The concept of a independent, national capital was derived from the Pennsylvania Mutiny of 1783. It basically boiled down to protecting the federal government from the whims and pressures of the States. It was argued that if the capital resided in any one state, then that state would have undue benefit against other States as well as undue pressure against the federal government. Therefore, it was deemed that the nation’s capital needed to be an independent territory under the control of Congress. It was not until 1973 that D.C. was allowed “Home Rule”, which allowed the city limited self-governance with a City Council and Mayor. However, all legislation and executive actions are subject to Congressional oversight and approval.
Now, some might argue that this is oppressive to the resident of the city. After all, they have a single Representative in the House who only has voting privileges in Committee. D.C. has no voice in the Senate and can only vote for President in national elections. Their mantra is Taxation Without Representation.
Congress even sent a Constitutional Amendment to the States for ratification granting D.C. Senate, House and Electoral college representation as if it were a state. Only 16 States ratified the amendment in the 7 year window granted for review.
However, one needs spend about three minutes thinking about D.C., and the wise words of the founders, to recognize that this is all well and good.
Washington D.C. complains about not having Congressional representation. Nonesense, it has more representatives than anyone else. 535 to be exact. Every Senator and Representative provides support to Washington D.C. Billions of dollars flow into the local population and D.C.’s proximity to national leaders ensures that it has a constant, reliable voice in the national agenda. To say D.C. has no representation is a blanket denial of reality.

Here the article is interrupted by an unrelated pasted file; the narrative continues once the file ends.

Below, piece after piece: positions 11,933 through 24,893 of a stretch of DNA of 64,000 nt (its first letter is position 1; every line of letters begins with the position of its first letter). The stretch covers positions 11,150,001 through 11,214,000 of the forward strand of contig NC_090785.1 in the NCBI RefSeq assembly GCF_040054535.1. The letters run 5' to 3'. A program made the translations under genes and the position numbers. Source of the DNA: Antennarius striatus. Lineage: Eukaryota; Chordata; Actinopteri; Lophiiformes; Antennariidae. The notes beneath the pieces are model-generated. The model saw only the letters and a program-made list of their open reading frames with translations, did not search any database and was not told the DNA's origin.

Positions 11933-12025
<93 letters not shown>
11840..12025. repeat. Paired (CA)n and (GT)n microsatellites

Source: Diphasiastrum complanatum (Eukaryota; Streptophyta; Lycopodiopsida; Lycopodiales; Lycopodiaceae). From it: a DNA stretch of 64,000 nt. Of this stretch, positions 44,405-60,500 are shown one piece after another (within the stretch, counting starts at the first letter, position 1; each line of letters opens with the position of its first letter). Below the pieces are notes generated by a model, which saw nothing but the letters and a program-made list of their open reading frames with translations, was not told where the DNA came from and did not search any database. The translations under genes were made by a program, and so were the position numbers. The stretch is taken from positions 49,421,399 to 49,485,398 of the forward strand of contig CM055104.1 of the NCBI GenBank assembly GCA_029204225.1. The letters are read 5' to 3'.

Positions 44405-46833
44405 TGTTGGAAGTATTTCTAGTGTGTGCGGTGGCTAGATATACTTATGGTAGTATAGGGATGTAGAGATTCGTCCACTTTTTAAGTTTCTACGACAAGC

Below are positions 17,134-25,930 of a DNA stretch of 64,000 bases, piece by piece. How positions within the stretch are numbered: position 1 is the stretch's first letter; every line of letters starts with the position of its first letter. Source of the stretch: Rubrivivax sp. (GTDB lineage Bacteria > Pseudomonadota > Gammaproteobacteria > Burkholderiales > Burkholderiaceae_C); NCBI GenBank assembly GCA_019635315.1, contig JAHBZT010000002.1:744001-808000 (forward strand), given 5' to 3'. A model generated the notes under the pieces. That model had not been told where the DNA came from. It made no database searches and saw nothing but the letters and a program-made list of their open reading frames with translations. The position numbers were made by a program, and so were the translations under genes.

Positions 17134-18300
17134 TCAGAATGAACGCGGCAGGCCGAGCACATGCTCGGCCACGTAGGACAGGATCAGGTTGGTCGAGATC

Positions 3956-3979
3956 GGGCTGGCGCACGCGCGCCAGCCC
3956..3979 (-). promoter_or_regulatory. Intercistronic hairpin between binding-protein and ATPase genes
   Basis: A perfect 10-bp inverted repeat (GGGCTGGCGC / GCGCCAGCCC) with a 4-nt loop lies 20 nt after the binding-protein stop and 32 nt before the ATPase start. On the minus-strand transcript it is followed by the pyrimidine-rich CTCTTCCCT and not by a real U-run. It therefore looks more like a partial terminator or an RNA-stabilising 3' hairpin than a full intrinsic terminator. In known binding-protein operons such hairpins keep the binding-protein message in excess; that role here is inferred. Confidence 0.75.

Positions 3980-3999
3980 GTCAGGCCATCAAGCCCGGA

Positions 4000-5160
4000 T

No, but this is not the point of the argument. D.C. is a blue city, just by its very nature. A city dependent on government largess and excess is not going to support small-government conservatism. So the reliability of the city to consistently vote Dem drives the Lefts efforts to expand the rights of the city- even at the expense of the Constitution and the Founding Fathers.
Article 1, Section 2, Clause 1 of the Constitution states:
The House of Representatives shall be composed of Members chosen every second Year by the People of the several States, and the Electors in each State shall have the Qualifications requisite for Electors of the most numerous Branch of the State Legislature.
Article 1, Section 3, Clause 1 of the Constitution states:
The Senate of the United States shall be composed of two Senators from each State, chosen by the Legislature thereof, for six Years; and each Senator shall have one Vote. [This was later amended to general elections for the selection of Senators]